Éditoriaux Défense Sécurité Terrorisme Zones de conflits Logistique Livres de référence Liens
Terre Air Mer Gendarmerie Renseignement Infoguerre Cyber Recherche

U

U.S. Military’s Cyber Capabilities Provide Strength, Challenges, Official Says

By Jim Garamone, DoD News, Defense Media Activity.
Washington D.C. — (DoD News)  — June 22, 2016 — There is hardly a military mission that doesn’t incorporate cyber capabilities, and that is both a great strength of the U.S. military and a possible weakness, Air Force Brig. Gen. Charles L. Moore Jr. told the House Armed Services Committee today.

Participants at Cyber Guard 2016 work through a June 16, 2016, training scenario during the nine-day exercise in Suffolk, Va. Air Force Brig. Gen. Charles Moore, the Joint Staff’s deputy director of global operations, told Congress June 22 that Cyber Guard and exercises like it test the abilities of Cyber Mission Force teams to defend Defense Department networks.

Moore, the Joint Staff’s deputy director of global operations, said the inherent global nature of cyberspace operations and threats creates numerous challenges for the Defense Department.

American warfighting capabilities “are increasingly reliant on the cyber domain, and it is integral to the advantages we enjoy in everything from our high-tech weaponry and communications systems, to our ability to rapidly deploy forces around the globe,” the general said.

And Moore’s Law -- no relation to the general -- predicts the increasing pace of change in the field will continue, and that, too, causes challenges for DoD, the general said.

“Trying to keep up with the rate at which technology is advancing in this rapidly changing environment is extremely challenging,” he said. “It is important to note that while our adversaries and potential adversaries continue to increase their capabilities, they also share these challenges.”

However, DoD is making progress, including in building the Cyber Mission Force, challenging an adversary’s ability to operate freely in cyberspace and continuing to more effectively defend networks, information and weapon systems from malicious actors, Moore said.

Cyber Mission Force teams support combatant command requirements to defend the nation against cyberattack and to protect Defense Department information networks, the general said.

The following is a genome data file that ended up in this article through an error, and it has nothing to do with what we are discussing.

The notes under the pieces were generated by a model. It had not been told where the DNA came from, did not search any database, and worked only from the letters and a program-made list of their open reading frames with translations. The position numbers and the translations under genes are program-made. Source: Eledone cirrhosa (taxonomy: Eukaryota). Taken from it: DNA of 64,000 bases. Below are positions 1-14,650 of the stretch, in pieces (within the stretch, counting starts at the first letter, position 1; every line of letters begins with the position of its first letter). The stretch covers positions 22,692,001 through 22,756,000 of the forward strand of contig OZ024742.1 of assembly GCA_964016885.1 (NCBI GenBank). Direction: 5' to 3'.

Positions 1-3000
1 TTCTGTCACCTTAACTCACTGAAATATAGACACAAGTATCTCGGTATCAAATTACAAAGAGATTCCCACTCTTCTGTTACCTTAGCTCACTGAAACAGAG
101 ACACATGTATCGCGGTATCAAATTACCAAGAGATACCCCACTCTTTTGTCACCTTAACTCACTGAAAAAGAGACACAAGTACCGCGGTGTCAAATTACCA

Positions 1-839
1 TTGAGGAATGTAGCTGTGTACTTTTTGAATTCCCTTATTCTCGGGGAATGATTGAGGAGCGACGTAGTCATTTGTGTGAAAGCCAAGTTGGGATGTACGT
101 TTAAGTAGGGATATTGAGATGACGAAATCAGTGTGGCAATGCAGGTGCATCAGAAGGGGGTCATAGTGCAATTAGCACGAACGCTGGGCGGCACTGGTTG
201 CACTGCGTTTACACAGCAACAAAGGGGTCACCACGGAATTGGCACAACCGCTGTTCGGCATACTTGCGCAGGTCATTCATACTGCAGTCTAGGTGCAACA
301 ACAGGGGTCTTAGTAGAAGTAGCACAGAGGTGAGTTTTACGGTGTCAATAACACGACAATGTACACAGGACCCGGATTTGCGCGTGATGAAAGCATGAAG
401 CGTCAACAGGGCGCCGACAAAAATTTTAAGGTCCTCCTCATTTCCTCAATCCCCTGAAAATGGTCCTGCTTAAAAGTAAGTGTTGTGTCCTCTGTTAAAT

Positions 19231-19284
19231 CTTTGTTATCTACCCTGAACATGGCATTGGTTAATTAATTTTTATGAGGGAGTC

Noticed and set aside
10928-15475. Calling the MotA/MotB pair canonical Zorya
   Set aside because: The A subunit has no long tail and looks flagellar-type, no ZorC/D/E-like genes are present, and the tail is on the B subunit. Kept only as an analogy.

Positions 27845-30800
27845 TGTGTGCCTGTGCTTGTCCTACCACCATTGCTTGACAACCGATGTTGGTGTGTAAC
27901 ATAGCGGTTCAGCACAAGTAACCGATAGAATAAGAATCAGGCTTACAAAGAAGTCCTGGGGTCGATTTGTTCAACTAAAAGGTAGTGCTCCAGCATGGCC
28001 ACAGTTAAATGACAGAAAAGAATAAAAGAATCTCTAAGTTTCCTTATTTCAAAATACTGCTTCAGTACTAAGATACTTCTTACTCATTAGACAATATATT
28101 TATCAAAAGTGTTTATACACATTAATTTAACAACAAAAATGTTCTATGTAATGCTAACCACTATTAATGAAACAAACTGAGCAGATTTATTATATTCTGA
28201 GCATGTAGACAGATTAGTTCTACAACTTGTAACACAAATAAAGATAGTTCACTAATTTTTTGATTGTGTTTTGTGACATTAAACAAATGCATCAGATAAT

“While significant progress in all these areas has been made in the last year, significant challenges do remain, to include equipping the force, establishing a persistent training environment that is responsive to the many layers of required training, recruiting and retaining a professional force and finalizing the command-and-control structure for the Cyber Mission Force,” he told the committee.

Fighting ISIL in Cyberspace

Moore discussed U.S. Cyber Command’s continuing effort against the Islamic State of Iraq and the Levant. “In this area, Cybercom has not only challenged ISIL, as the president and the secretary of defense have publicly stated, but they have also built on our lessons-learned to date, establishing a solid foundation on which to expand the scale and effectiveness of our operations,” he said.

The cyber domain is attractive to potential adversaries because the cost of entry is low, Moore said. Many believe the United States cannot identify where an attack originates from. They see the domain as their asymmetric advantage,” the general said.

“Because of these threats from both state and non-state actors, we work vigorously to harden our networks and weapon systems while educating the Total Force to create a climate of constant vigilance,” he said.

There cannot be a weak link in the national defense, the general said. DoD engages and works with private-sector companies, other federal agencies, state and local governments and with foreign partners to strengthen network defense, said Moore, noting there is tremendous interest in expanding those cyber relationships.